In a move that has led to panic selling among local crypto investors, the Indian parliament announced on Nov. 23 that it is deliberating a bill that seeks to “prohibit all private cryptocurrencies in India” to pave the way for a single official digital currency to be issued by the government.
Cryptocurrency is massively popular in India. It hosts a roughly estimated 20 million crypto investors with holdings of around $5.38 billion (400 billion Indian rupees), according to a report by Reuters. There is no official data on local crypto holdings or database of users.
According to a statement from India’s lower house of parliament, the bill aims to “create a facilitative framework for the creation of the official digital currency to be issued by the Reserve Bank of India.” Only private digital currencies that “promote the underlying technology of cryptocurrency and its uses” will be exempted from the ban, the statement continued, without detailing exactly which private cryptocurrencies would be spared.
The bill will be taken up in a parliamentary session scheduled for next week.
Following the announcement, the prices of cryptocurrencies in the country saw major declines. Bitcoin fell by 18.53 percent, Tether by 18.29 percent, and Ethereum by 15.58 percent based on data from local crypto exchange CoinSwitch Kuber. However, global cryptocurrency prices remain largely unaffected by the Indian parliament’s proposed ban.
The statement comes in the wake of Prime Minister Narendra Modi’s speech at the Sydney Dialogue last Thursday in which he said it was important to ensure that digital currencies are not used in an unlawful manner that “can spoil the nation’s youth.” He also spoke of the need for a united front of regulation among democratic nations to prevent private digital currencies falling into the “wrong hands.”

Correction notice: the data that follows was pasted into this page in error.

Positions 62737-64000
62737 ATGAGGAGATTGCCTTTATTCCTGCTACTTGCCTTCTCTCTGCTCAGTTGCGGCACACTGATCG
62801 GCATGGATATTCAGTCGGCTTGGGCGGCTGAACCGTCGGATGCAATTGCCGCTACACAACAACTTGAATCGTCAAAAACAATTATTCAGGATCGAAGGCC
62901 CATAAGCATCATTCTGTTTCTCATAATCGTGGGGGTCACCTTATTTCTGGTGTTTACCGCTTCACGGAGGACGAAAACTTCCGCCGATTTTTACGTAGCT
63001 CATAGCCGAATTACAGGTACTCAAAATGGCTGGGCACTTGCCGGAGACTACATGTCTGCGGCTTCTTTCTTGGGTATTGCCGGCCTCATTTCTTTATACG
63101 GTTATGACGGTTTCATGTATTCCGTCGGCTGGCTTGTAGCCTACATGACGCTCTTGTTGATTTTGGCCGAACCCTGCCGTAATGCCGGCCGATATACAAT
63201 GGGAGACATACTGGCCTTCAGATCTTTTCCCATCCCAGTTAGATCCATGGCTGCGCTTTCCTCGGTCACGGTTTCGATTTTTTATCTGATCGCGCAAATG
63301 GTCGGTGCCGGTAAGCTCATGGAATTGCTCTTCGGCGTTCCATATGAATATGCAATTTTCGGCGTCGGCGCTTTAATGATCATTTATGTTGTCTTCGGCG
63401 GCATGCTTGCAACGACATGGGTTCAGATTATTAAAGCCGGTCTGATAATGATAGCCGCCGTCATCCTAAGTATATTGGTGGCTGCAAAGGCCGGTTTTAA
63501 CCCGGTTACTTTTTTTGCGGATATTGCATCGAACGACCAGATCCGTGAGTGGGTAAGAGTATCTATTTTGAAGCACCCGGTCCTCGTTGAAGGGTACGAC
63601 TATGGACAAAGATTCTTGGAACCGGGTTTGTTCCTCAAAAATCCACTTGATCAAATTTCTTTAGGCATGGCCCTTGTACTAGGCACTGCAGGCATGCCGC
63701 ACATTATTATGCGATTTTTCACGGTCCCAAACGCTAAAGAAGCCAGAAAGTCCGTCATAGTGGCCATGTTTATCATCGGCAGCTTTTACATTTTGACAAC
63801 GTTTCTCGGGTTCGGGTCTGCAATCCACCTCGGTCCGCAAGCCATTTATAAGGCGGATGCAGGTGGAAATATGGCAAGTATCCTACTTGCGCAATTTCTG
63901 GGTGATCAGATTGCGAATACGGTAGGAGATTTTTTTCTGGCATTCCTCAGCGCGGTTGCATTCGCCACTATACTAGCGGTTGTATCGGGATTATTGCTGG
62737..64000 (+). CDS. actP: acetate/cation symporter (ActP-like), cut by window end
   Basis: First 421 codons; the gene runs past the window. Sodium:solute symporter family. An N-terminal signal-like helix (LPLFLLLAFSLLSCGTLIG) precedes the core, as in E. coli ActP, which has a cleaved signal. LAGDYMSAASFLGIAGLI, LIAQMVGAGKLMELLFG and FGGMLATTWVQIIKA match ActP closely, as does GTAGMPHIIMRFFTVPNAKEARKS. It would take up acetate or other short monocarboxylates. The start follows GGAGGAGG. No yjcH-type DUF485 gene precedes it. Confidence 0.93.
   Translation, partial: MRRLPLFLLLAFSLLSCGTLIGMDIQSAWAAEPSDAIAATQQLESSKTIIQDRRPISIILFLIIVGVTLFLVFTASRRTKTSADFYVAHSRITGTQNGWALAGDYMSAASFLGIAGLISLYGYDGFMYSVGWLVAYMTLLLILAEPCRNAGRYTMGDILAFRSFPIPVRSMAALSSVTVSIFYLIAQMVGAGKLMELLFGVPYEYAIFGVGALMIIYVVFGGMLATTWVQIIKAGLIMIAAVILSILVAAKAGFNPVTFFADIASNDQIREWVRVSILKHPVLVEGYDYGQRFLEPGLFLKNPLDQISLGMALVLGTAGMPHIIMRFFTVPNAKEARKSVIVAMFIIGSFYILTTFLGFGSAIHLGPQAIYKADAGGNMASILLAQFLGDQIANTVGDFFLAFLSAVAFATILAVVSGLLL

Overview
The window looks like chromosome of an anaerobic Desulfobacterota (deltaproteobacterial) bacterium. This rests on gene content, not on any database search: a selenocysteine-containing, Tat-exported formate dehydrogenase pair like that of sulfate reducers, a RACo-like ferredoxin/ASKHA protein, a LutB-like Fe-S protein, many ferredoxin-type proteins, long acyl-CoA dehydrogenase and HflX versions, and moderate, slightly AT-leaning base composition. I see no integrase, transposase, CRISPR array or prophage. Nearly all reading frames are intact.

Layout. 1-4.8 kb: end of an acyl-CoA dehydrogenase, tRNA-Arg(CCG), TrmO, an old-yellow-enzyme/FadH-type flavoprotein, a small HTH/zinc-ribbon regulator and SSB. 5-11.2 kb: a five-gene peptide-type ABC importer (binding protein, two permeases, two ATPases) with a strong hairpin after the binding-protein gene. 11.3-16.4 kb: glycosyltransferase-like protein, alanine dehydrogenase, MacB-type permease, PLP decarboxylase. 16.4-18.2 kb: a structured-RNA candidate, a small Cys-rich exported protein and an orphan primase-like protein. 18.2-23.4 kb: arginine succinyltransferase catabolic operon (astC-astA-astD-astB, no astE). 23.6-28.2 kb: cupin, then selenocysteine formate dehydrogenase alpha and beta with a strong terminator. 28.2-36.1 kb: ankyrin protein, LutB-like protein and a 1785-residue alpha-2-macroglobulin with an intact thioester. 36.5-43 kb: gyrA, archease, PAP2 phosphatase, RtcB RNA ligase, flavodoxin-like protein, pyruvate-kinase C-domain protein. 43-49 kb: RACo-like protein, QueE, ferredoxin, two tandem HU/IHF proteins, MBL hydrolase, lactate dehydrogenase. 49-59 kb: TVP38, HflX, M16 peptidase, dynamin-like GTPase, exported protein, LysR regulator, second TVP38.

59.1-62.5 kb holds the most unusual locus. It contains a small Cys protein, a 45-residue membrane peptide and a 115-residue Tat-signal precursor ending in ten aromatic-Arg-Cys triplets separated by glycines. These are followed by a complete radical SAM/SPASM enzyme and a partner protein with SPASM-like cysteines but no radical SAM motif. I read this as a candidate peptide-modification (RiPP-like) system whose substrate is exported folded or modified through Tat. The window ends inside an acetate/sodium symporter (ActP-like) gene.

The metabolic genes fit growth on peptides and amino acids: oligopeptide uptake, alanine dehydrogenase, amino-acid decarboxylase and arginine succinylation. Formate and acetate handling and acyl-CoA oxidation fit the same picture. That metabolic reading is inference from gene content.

The country’s Reserve Bank has also expressed its concerns about the use of private digital assets. "Cryptocurrencies are a serious concern to RBI from a macroeconomic and financial stability standpoint," the central bank chief Shaktikanta Das said at a recent event.
Last week, a parliamentary standing committee on finance conducted a meeting with crypto industry leaders and reportedly reached an agreement that while the tide of digital currencies cannot be stopped, it will require regulation.
In April of 2018, the Reserve Bank prohibited regulated banks from facilitating cryptocurrency transactions after a series of virtual fraud cases were reported. The Supreme Court overturned the decision in 2020.
Experts believe that traders’ frenzied reactions are preliminary. “I don’t believe there will be an outright ban, because the standing committee asked interesting and informed questions, and I believe that they have figured out that banning is not a good option,” Sidharth Sogani, CEO of cryptocurrency research foundation CREBACO, told VICE World News.
“I am expecting strict regulations for the exchanges and other industry participants,” he added. “For the retail users, I believe there is nothing to panic about. Even if there is a worst-case scenario and there is a ban, there won’t be something that happens overnight.”
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